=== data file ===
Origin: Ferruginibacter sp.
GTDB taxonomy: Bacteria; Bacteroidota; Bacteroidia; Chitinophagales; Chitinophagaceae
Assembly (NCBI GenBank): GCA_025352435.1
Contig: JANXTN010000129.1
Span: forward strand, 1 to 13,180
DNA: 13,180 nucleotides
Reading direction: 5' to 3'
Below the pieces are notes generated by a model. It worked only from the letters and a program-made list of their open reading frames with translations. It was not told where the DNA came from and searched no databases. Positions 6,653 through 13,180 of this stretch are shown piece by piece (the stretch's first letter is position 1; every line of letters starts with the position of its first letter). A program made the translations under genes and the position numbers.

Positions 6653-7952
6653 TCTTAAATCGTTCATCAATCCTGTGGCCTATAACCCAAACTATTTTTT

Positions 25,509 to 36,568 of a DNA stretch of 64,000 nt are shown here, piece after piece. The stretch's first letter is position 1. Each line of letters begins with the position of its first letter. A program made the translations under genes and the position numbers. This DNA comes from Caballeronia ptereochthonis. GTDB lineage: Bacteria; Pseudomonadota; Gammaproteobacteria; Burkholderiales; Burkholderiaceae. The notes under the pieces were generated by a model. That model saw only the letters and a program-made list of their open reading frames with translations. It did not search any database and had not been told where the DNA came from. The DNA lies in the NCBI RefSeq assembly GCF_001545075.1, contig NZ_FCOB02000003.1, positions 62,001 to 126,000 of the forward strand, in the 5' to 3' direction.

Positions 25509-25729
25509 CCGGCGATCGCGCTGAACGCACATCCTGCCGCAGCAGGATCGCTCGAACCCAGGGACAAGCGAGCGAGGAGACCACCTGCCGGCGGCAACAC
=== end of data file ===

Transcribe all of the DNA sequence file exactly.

Origin: Ferruginibacter sp.
GTDB taxonomy: Bacteria; Bacteroidota; Bacteroidia; Chitinophagales; Chitinophagaceae
Assembly (NCBI GenBank): GCA_025352435.1
Contig: JANXTN010000129.1
Span: forward strand, 1 to 13,180
DNA: 13,180 nucleotides
Reading direction: 5' to 3'
Below the pieces are notes generated by a model. It worked only from the letters and a program-made list of their open reading frames with translations. It was not told where the DNA came from and searched no databases. Positions 6,653 through 13,180 of this stretch are shown piece by piece (the stretch's first letter is position 1; every line of letters starts with the position of its first letter). A program made the translations under genes and the position numbers.

Positions 6653-7952
6653 TCTTAAATCGTTCATCAATCCTGTGGCCTATAACCCAAACTATTTTTT

Positions 25,509 to 36,568 of a DNA stretch of 64,000 nt are shown here, piece after piece. The stretch's first letter is position 1. Each line of letters begins with the position of its first letter. A program made the translations under genes and the position numbers. This DNA comes from Caballeronia ptereochthonis. GTDB lineage: Bacteria; Pseudomonadota; Gammaproteobacteria; Burkholderiales; Burkholderiaceae. The notes under the pieces were generated by a model. That model saw only the letters and a program-made list of their open reading frames with translations. It did not search any database and had not been told where the DNA came from. The DNA lies in the NCBI RefSeq assembly GCF_001545075.1, contig NZ_FCOB02000003.1, positions 62,001 to 126,000 of the forward strand, in the 5' to 3' direction.

Positions 25509-25729
25509 CCGGCGATCGCGCTGAACGCACATCCTGCCGCAGCAGGATCGCTCGAACCCAGGGACAAGCGAGCGAGGAGACCACCTGCCGGCGGCAACAC